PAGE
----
State prison officials in Virginia have reversed their recent decision to ban the very popular Books Behind Bars program run by the Quest Institute. The program was halted last month after officials said the security risks were too great and that the shipments of books made too much work for the already-busy corrections officers.
According to Books Behind Bars, volunteers missed a paperclip and a CD in one of the donated textbooks; the items were subsequently found by officers and did not make it to prisoners. State officials were concerned that someone trying to smuggle an item in to an inmate could use the program to do so.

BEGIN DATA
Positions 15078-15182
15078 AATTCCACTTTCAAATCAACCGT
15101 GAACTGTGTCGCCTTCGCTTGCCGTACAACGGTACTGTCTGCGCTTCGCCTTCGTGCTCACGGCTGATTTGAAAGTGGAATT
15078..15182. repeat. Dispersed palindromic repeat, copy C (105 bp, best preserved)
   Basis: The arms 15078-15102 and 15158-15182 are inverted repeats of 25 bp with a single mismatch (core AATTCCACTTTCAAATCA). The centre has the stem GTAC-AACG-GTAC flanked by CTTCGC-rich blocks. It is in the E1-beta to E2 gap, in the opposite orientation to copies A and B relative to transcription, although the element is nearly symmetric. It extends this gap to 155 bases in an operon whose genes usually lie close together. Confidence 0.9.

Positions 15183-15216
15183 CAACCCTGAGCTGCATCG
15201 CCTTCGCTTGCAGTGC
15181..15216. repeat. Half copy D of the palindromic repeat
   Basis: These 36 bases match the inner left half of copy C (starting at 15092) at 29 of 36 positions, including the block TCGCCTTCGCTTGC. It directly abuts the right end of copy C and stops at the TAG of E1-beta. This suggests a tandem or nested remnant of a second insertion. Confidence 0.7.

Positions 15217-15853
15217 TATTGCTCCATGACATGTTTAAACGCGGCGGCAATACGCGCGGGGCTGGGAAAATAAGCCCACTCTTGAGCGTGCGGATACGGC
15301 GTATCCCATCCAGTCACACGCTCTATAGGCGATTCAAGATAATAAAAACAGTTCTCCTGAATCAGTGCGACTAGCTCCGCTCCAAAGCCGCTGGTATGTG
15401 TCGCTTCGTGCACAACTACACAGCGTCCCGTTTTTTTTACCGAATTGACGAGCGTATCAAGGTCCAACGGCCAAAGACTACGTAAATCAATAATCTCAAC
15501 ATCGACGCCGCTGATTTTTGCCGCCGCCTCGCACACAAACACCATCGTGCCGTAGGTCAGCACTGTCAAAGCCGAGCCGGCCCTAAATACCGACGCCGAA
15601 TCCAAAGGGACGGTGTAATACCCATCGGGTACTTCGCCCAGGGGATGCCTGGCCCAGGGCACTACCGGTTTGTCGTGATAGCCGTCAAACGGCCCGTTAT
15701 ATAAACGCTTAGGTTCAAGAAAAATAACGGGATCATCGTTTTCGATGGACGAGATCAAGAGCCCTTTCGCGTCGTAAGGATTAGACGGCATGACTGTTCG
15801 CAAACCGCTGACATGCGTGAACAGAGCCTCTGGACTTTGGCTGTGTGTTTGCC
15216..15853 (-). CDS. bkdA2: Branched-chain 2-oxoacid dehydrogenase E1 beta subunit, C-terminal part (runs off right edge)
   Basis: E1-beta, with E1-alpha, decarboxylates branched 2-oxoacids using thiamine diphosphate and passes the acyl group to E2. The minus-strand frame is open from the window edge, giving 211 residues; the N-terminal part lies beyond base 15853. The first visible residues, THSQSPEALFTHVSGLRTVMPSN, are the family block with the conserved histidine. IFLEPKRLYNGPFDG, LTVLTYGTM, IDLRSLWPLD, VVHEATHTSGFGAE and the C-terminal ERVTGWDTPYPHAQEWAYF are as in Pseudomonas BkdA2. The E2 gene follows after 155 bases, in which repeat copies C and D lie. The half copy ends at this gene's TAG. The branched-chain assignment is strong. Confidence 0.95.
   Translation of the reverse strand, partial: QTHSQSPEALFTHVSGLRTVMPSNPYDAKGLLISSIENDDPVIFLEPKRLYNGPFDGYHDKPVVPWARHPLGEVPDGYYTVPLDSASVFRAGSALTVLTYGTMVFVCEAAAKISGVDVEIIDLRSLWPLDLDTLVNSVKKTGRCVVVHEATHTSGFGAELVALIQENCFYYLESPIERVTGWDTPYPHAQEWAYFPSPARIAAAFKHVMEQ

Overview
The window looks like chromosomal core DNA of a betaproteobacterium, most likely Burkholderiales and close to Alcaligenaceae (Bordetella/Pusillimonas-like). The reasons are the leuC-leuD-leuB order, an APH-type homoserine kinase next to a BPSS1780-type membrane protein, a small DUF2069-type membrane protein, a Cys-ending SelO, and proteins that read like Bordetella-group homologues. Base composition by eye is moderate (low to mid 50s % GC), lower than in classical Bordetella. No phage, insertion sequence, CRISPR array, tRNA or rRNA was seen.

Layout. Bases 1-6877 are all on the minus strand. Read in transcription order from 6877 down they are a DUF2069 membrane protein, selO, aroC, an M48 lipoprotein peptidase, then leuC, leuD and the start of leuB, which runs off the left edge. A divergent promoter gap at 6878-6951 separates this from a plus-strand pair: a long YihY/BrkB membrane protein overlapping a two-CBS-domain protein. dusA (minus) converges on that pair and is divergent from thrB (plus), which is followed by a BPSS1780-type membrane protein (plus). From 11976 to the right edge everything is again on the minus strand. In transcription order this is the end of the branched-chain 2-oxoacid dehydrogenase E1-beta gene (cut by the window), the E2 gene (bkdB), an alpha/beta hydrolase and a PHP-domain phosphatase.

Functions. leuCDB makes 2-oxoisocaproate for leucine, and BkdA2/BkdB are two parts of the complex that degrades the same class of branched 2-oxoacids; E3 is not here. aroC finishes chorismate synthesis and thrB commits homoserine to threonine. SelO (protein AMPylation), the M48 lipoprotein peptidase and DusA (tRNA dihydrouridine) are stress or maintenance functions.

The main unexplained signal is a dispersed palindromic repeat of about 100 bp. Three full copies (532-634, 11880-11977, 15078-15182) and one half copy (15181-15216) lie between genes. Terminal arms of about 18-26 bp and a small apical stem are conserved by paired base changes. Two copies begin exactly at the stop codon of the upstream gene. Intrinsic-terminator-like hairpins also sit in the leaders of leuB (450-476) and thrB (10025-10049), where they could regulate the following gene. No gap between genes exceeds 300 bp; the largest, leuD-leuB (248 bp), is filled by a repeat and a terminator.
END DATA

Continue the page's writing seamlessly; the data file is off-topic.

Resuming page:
As a method of compromise, Corrections Department Director Gene Johnson will allow the program to resume, though inmates are now limited to three book requests a month. In return, the Quest Institute will take extra care to remove possible contraband material before sending to the prisoners. Dictionaries, Bibles and the Koran are the most popular requests, along with self-help books, novels and G.E.D. preparation workbooks.